New play rates at Harford baseball complex outrage teams

Community baseball and softball teams and leagues are concerned about huge increases in ballfield rental rates at the Harford Sports Complex, better known as Thomas Run Park.

The complex, on the campus of Harford Community College, is managed by the college but was built primarily for the use of amateur teams in the community under a decades-old arrangement.

Philip Hutson, of the Harford County Susquehanna League, met with Harford state legislators in Annapolis on Friday to ask for support in getting the rates lowered. Much of the funding to build the complex originally came from a state bond bill that Harford legislators got through in Annapolis in the 1980s.

Huston said the league was notified the cost to rent the main baseball field at Thomas Run Park is set to increase from $100 per game to $600.

"We can't afford to pay that increased rate," Huston said. "Now, our teams will be scrambling looking for another field."

The complex has five fields, two for baseball, two for softball and one multi-purpose field. In addition to the 500 percent increase for the complex's main baseball field, rental rates on the second baseball field will double and the fee will increase by about 40 percent for the softball fields, according to HCC.

The Harford Community College Fighting Owls, the college's baseball team, as well as dozens of community baseball and softball leagues of all ages, play games at the park, whose name Harford Sports Complex appears to have been conferred by college officials.

In 2013, the college renovated one of the baseball fields at the Harford Sports Complex upgrading it from a grass to artificial turf. According to Brenda Morrison, vice president of marketing development for HCC, the college spent $1.5 million on that project.

According to Huston, when Thomas Run Park, the original name, opened in 1990 it was slated to be a joint "50-50" venture between Harford Community College and Harford County residents. Over the years, however, Huston said the business model has changed with the community college making more decisions without the community in mind.

Huston said his league was told the rate increase is needed because the college has an operational loss on the complex of about $90,000 from 2013. He said the community was never made aware of that loss until the new rate increases were published.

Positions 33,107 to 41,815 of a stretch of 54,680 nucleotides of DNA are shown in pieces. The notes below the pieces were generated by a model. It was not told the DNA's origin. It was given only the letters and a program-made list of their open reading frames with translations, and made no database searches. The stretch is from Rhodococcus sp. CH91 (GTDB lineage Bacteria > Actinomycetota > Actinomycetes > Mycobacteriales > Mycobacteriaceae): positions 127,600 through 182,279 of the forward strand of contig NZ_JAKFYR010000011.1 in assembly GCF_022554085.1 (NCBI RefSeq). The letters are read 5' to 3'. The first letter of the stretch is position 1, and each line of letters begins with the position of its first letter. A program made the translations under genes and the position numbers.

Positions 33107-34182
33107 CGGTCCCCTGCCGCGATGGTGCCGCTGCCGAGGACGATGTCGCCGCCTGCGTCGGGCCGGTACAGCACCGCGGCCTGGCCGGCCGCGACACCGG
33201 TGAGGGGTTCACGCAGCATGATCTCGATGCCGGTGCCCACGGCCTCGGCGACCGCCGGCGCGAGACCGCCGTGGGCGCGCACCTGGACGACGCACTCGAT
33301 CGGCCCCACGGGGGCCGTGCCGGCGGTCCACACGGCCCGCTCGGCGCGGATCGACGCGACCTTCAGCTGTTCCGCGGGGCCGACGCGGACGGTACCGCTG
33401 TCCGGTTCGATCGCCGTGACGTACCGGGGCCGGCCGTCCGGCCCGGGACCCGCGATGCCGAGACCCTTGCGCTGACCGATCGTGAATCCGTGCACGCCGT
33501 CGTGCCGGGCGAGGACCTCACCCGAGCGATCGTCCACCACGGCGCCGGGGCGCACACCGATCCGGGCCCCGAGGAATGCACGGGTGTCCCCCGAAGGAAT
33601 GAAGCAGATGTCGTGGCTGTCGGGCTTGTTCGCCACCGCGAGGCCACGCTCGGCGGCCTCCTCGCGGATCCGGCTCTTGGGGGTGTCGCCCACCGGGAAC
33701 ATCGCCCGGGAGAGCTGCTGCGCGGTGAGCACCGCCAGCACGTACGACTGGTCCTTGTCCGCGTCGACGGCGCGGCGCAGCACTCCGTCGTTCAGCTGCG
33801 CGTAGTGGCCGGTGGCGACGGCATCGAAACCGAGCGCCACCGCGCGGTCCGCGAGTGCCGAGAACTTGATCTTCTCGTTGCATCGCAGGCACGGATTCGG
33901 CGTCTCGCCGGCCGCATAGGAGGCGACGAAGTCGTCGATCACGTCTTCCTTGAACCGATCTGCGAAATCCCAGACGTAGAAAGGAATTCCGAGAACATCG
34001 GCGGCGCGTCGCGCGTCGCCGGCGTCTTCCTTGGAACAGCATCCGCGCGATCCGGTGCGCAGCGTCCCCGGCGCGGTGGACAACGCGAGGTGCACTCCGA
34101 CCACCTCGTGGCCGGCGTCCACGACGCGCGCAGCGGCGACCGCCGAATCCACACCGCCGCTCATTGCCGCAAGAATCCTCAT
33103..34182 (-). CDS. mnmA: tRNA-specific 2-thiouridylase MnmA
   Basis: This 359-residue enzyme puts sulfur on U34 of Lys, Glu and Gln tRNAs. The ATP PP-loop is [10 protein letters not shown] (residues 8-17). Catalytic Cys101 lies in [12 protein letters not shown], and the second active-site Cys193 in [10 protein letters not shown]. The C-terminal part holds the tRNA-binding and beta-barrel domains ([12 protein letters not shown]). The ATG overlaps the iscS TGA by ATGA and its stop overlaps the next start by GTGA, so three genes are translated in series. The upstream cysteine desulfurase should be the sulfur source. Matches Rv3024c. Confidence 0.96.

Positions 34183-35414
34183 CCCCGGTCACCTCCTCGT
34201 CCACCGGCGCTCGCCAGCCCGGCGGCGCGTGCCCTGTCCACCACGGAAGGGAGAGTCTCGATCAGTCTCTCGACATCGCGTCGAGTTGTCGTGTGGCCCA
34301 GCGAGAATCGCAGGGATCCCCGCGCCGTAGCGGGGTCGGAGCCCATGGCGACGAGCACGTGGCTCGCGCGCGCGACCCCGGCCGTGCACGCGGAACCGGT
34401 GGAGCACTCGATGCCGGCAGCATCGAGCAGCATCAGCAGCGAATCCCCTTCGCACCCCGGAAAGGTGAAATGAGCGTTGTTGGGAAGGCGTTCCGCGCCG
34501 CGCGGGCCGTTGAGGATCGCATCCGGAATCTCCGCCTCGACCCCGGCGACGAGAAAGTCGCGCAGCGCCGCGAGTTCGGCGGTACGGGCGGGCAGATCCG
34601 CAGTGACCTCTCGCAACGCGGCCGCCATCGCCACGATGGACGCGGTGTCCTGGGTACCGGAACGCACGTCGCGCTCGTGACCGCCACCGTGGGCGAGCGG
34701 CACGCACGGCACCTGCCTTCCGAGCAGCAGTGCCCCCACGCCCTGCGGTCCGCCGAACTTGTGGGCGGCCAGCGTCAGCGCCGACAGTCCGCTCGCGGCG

Self-sustaining model

"When the fields were built, they were built in mind to be self-sustaining," Huston said during the Harford legislative delegation's weekly meeting in Annapolis Friday. "Why is the community getting an increase in its rates, but the college's team plays there for free?"

Western Harford Del. Kathy Szeliga said her son's baseball league played on the Harford Sports Complex field for years. She said not only are the teams spending money to play on the fields, but also on umpire fees and the cost of operating the lights.

Western Harford Del. Patrick L. McDonough suggested the local legislators draft a letter asking the college to consider a prorated system for fees based on the current expenses of the college, find new innovative ways to finance the field and remind the college of its mission to serve the Harford County community.

Morrison, of marketing and development for HCC, making reference to the $1.5 million turf conversion, said Tuesday: "The renovations were completed on the field because there was an issue with the integrity of the field itself... The outfield was at a lower level than the infield."

Morrison said the decision to replace the grass with turf was made because of challenges at the college to keep the field watered. She said the college uses a pump system for water and is not hooked into the county's municipal water and sewer system.

"We could keep the other fields watered, but it was really difficult to properly water that one field," Morrison said.

Morrison said the college has requested an additional $350,000 in its capital budget to complete renovations to the bleachers at the new turf field.

Minimizing losses

According to Morrison, the new rates for community games held at the Harford Sports Complex have been established to minimize the operating loss the college has experienced over the last several years.

On Dec. 3, 2013, the college's athletic director published new rates for the college's five athletic fields.

Since the fields opened in 1990, the college charged $65 per game on its softball fields and $100 per game on its baseball fields, Morrison said. The new published rates are $90 per game on the softball fields and $200 per game on the baseball field near Wawa and $600 per game on the newly renovated turf field.

"Since publishing the rates, we have had some dialogue with community leagues who use the field," Morrison said. "We are working to find a resolution and meeting to establish an gradual increase."

Morrison said she does not anticipate the college will maintain the $600 dollar per game published rate for the new turf field. She said the college understands the increase will be "quite an increase for the community leagues."

College officials plan to meet with representatives from community leagues Thursday to further discuss the game rate increase, Morrison said.

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